Nick Spencer cuts through the complexities of religion and law to give a clear and judicious overview of what is at stake.
Become a friend
Become a friend of Theos Individuals can receive regular Theos publications by becoming a Friend for as little as £60 per year.
Sign up for email updates
We’ll notify you of our new reports and keep you up to date with important changes here. We promise not to spam you.
Theos have been working with the Church Urban Fund to explore the social impact of the local church.
Nick Spencer argues that 'needs' based welfare is morally demanding and requires a strong sense of 'us'.
Nick Spencer reviews a passionate plea against suicide and asks what constitutes a 'secular' reason.
Nick Spencer spoke at the Faiths and Civil Society at Goldsmiths, University of London on the connection between 'faith' and 'welfare'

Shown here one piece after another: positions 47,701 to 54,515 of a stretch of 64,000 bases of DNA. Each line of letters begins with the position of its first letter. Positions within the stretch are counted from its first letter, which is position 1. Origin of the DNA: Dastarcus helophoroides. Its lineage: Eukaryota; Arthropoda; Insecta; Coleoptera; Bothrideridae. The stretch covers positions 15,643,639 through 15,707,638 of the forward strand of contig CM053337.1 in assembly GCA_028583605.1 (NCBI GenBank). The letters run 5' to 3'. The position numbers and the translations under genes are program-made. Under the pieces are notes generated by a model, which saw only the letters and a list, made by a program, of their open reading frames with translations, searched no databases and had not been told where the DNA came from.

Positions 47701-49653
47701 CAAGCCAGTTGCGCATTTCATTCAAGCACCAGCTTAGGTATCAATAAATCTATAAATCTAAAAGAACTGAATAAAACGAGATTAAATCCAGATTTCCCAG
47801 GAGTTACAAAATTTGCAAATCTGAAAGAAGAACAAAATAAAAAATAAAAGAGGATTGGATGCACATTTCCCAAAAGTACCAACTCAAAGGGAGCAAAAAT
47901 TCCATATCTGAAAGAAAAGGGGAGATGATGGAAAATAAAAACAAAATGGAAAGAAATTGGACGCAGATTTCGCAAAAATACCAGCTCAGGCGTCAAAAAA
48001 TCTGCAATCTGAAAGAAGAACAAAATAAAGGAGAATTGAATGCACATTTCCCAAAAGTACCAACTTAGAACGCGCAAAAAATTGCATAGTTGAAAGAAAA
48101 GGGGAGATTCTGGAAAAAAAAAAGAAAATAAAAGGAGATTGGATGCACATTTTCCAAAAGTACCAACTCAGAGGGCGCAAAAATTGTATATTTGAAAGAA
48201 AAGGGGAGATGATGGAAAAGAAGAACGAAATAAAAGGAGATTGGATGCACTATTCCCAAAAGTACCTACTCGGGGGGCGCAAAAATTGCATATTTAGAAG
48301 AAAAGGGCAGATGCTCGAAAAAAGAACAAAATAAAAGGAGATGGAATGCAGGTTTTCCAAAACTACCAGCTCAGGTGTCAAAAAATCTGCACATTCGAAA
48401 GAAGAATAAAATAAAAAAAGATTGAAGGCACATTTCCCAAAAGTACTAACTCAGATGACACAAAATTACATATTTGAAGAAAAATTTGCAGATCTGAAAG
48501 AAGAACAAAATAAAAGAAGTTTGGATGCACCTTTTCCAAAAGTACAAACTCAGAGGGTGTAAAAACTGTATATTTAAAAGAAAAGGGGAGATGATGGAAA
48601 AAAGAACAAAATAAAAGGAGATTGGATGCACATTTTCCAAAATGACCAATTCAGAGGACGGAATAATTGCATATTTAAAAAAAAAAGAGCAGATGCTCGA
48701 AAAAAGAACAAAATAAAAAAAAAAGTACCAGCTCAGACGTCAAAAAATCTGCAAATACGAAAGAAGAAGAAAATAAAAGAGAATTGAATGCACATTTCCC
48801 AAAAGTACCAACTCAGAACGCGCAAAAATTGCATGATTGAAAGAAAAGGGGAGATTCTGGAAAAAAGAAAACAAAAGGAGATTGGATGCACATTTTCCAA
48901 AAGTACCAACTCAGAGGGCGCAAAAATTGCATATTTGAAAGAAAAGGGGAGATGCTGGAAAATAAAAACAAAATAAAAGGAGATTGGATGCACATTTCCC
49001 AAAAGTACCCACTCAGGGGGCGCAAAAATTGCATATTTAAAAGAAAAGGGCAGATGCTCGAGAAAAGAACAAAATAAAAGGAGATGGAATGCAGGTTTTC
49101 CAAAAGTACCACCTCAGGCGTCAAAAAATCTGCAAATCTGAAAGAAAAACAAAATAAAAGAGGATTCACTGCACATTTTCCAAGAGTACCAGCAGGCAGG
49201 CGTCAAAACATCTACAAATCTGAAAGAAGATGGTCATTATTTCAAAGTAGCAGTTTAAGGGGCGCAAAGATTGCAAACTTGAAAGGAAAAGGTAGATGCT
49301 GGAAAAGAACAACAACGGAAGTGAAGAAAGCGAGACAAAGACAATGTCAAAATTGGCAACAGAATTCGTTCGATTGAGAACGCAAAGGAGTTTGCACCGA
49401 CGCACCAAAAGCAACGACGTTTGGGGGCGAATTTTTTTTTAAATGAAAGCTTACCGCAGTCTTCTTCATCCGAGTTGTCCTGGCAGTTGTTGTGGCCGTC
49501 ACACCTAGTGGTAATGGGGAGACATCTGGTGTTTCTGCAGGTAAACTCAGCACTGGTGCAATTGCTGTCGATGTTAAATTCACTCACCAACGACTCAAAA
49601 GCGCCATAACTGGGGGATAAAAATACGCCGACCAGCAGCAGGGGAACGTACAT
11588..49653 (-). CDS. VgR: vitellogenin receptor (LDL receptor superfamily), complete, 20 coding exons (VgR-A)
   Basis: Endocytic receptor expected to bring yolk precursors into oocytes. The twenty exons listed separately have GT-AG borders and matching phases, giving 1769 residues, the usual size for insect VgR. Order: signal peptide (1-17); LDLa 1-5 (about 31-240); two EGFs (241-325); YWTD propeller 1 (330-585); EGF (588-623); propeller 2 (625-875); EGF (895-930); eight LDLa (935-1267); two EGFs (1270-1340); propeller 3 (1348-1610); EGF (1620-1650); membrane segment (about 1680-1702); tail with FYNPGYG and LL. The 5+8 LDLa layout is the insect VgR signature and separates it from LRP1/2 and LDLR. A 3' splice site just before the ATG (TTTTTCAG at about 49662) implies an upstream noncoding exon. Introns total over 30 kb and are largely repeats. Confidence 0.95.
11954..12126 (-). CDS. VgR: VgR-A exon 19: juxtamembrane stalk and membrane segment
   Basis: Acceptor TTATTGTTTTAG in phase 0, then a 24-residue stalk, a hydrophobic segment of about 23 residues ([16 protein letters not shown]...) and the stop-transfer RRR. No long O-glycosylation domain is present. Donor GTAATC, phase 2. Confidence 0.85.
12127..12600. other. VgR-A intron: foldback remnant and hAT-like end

Nick Spencer recently gave The Jessica Jacob Memorial Lecture 2013 at the Cathedrals Plus Conference in Winchester.
Zaki Cooper and Paul Woolley reflect on a landmark year for faith leaders.
Nick Spencer's talk at a fringe meeting at General Synod on welfare and welfare reform
David McIlroy asks whether law can ever truly be 'secular'
Lord Mackay delivers the Richard O’Sullivan Lecture for the 50th anniversary of Law and Justice
Nick Spencer's lecture to the Iona Institute on the enormous debt the political West owes Christianity
Nick Spencer delivered a talk to the think tank Skaperkraft in Oslo, February 2013 on the future of 'Christian politics'
Nick Spencer delivered several lectures at Kings College London recently as part of their series ‘Christianity and the Making of Britain’. Read his lecture 'Christianity and Democracy: Friend and Foe' here.
Theos guest contributor Natalie Williams sums up the Theos panel debate 'Courts and Conscience: Where next for Religious Freedom?'
Violence against women is not limited to India. It is a universal phenomenon across cultures. And much of the blame for perverse attitudes towards women falls squarely on the shoulders of major religions - The Times
Nick Spencer accounts on what census doesn't tell, and what matters more than diversity or unity